Since it hasn't been done and the instructions I have found from AllData were rather lack-luster, I made a guide for anyone who will need to replace their mode door actuator in a 2010+ Terrain/Equinox.
The symptoms were buzzing, clicking and lack of ability to change modes for the HVAC. Eventually, we were stuck with defrost 24/7. The replacement was easy as far as what needs done, but difficult because of the confined space and the positions you have to put your body in. I'm sore from head to foot with bruises everywhere trying to figure out how to get this thing out. You will benefit from my pain! It wasn't too bad considering the dash didn't have to come out, but it was still no fun!
From start to finish, it took about 3 hours. If I did it again, i could do it in about half that time.
1/4" Ratchet with 7mm and 10mm sockets and approx 8" extension
3/8" Ratchet with extension and 10mm deep socket. (depending on your sockets)
Stubby flat head screwdriver
Needle nose pliers
A heck of a lot of patience and maybe a spare skinny teenager if your favorite topic is dessert!
Using 7mm socket, remove two screws on either side of the drivers side knee panel. One near the OBDII port and the other on opposite side. When the screws are out, pull out horizontally (towards drivers seat) on all four corners and it will come loose. I left the hood release attached and set it aside hanging out of the door.
To remove the next panel holding the foot lamp, remove the screw in the middle using 7mm socket. In the picture, I already removed it. Once that screw is removed, squeeze the clips on either side of the panel and the front will come down.
Disconnect the light bulb connector.
Using a 10mm deep well socket, ratchet and extension (1/4" or 3/8" -- whichever works best for you), there is a nut all the way in the back against the firewall. Remove that nut.
On the right hand side of the panel will be one of GM's worst inventions. The plastic retainer! Maybe a GM rep will take my vin# and "make a note" that these pins are terrible ideas. Grab your flat head screwdriver and pry out the middle pin half way. There is usually a small slot that your screwdriver will fit in. Use needle nose pliers to remove the rest of the pin.
Gently bend that panel back and you'll find yet another, more challenging retainer pin! Curse the General Motors namesake and it's designers. Then remove the second retainer pin.
The panel should now be completely free. Gently remove it and place it somewhere where your dog doesn't run off with it and pee on it. It does have a bending point in it for what I assume is easier removal around the e-brake.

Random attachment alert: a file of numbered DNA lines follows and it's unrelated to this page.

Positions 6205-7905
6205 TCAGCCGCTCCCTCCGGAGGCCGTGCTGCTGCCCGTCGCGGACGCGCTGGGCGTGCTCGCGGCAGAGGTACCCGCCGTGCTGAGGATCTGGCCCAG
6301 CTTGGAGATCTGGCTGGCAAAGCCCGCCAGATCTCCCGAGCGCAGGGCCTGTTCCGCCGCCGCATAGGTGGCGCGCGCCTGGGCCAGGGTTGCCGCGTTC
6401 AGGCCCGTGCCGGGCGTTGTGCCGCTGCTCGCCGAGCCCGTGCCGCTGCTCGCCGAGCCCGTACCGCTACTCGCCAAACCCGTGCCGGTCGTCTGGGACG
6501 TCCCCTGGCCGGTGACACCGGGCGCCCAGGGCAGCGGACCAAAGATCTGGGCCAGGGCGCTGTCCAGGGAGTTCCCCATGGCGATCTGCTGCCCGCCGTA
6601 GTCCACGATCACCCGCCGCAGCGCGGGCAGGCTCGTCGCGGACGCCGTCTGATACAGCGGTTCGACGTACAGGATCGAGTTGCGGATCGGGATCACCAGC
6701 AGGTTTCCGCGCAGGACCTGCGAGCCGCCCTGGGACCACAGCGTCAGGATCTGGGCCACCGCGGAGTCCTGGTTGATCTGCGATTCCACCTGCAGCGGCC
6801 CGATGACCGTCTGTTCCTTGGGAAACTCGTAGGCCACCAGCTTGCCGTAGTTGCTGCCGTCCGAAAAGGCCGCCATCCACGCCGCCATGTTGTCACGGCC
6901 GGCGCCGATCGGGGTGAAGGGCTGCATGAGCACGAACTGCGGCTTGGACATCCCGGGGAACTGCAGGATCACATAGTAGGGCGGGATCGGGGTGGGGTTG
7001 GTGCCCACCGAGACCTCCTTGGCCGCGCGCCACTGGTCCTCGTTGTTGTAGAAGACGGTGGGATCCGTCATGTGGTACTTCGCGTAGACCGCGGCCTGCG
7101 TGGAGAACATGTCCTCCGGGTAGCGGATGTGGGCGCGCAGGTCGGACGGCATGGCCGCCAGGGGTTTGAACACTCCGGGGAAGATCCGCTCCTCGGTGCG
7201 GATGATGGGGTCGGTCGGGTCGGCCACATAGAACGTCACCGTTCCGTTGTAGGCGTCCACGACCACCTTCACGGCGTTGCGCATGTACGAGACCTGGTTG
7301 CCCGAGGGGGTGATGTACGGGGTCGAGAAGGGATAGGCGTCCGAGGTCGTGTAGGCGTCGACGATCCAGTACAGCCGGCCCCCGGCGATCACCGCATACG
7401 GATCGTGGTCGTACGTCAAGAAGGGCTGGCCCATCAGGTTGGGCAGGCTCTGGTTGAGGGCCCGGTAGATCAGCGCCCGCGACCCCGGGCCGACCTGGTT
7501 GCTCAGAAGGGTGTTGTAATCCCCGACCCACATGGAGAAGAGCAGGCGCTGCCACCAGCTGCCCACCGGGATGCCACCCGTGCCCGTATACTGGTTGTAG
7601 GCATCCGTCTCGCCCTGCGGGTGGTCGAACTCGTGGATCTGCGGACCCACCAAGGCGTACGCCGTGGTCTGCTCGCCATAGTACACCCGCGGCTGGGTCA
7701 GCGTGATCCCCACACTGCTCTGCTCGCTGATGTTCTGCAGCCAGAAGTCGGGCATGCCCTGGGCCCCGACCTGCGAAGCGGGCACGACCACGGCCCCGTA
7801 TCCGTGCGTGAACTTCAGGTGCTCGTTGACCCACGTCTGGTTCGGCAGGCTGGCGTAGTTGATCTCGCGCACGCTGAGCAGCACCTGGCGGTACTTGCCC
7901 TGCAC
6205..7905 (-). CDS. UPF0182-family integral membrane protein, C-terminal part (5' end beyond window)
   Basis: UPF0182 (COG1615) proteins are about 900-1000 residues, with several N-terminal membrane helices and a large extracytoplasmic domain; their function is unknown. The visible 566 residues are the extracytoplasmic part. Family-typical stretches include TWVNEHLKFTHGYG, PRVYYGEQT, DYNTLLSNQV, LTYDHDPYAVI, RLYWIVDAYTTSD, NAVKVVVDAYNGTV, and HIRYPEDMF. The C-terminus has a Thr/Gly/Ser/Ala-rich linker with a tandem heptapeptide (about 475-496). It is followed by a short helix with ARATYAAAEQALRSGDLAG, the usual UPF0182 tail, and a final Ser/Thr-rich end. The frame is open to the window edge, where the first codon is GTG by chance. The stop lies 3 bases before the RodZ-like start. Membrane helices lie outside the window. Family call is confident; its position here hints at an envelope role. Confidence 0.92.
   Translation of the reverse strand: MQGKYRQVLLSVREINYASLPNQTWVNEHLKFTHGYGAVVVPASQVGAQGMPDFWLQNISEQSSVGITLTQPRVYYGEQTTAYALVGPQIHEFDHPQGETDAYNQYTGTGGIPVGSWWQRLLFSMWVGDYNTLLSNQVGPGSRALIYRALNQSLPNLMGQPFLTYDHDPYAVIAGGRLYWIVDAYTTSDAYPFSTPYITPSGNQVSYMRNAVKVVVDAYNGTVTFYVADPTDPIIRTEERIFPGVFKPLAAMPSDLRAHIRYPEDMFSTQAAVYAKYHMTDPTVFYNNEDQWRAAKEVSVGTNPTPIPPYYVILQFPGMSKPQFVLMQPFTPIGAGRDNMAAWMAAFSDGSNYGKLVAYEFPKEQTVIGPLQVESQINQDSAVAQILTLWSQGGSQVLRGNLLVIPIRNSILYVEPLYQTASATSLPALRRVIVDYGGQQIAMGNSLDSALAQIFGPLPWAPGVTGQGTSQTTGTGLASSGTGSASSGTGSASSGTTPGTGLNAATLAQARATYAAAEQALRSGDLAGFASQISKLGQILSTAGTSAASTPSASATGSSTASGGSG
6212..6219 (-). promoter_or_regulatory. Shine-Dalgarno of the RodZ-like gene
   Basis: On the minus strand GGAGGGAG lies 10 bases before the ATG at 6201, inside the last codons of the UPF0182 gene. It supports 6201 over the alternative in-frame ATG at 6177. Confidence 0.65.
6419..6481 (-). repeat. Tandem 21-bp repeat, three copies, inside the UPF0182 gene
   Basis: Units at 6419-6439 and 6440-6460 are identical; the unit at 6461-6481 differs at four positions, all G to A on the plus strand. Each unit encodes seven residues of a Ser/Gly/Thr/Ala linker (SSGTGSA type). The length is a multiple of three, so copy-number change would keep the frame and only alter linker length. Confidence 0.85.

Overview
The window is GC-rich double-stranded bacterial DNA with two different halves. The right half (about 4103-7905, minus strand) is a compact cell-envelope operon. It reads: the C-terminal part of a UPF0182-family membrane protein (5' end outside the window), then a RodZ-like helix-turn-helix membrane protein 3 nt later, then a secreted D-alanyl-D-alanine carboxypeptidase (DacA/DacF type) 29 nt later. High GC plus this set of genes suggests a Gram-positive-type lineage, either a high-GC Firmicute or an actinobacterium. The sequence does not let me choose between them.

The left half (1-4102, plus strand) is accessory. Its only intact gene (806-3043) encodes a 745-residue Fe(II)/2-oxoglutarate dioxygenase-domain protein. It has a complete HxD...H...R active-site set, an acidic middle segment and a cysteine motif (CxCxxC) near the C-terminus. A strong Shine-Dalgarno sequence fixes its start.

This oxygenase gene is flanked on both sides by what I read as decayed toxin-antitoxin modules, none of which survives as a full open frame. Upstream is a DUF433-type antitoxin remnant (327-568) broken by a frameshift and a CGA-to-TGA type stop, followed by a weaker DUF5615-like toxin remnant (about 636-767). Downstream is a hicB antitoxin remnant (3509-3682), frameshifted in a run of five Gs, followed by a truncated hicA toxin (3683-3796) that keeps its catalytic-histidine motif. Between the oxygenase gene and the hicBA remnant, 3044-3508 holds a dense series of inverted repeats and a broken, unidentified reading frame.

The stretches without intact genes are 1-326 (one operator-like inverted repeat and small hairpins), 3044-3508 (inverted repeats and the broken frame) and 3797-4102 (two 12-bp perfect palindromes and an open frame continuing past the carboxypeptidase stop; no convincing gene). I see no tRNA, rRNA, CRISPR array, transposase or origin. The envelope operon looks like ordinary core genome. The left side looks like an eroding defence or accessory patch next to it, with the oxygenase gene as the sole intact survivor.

Remove 4 bolts holding the metal knee bolster on. Also place in secure location from urinating dogs/children.
Now... here is where we start the fun part! If needed, this is a good time to stretch, practice yoga, or release your flexible teenager from the dungeon. If you don't have access to said resources, take a deep breath while trying not to inhale a year worth of McDonald's French Fries, goldfish and 5lbs of road salt. For me, it worked best if I had the driver's seat as flat as it could go and laid on it backwards. Head resting against brake pedal and feet resting on the headrest (BAHAHA! get it? Headrest? Feet?....)
Using 10mm socket, remove two bolts holding the communications module in place.
If you can, GENTLY disconnect the two square, blue wiring connectors. If they don't budge easily, leave them alone. This is your NAV, bluetooth, radio, on star, etc. Once the two bolts are removed, the module will be able to slide down. It will not come all the way out because there are more wire harnesses at the top side. Just slide it out 4-5 inches and let it chill.
Here is where your yoga skills come into play. There are three screws holding the actuator into place. Two of them are somewhat easily accessible. The third one... will cause suicidal thoughts, sprained wrists, etc. Maybe there is an easier way, but I couldn't make it any easier. I don't have a picture of it, but the small 3" panel that the blue connectors are on has a small hole behind it. If you remove the upper bolt (the one you can't see in the previous picture), you can slide this panel enough to get a screwdriver through the hole for Screw #2. Screw number three (not visible in pictures) requires a lot of touch-n-go, bending and a 7mm socket or right-angle screw driver. May the force be with you.
The large white box with white sticker is the communications module BEFORE it was lowered.
GENTLY!!!! unplug and remove the actuator. Replace it with a new one. Mine was not properly aligned, so I stuck the actuator in the shaft and gently twisted it until the screw holes were lined up.
If you're smart, you'll plug everything electronic back in and test it. BUT FIRST! You must recalibrate the actuator. On the passenger side, remove BOTH fuses for HVAC (I think it was #12 and #21?). Insert ignition key and turn ignition on (don't start the car) and let it sit for 1 minute. Shut it off and replace the fuses. Start the car (if your battery is still alive) and test the modes. If it doesn't work... my condolences. If it works, hooray! Reverse the process and put it all back together.
Ice your bruises, shame the dog, return the teenager back to it's dungeon, and partake of the bountiful sandwich your thankful wife prepared for you after saving yourself a trip to the dealer.
I bid thee adieu.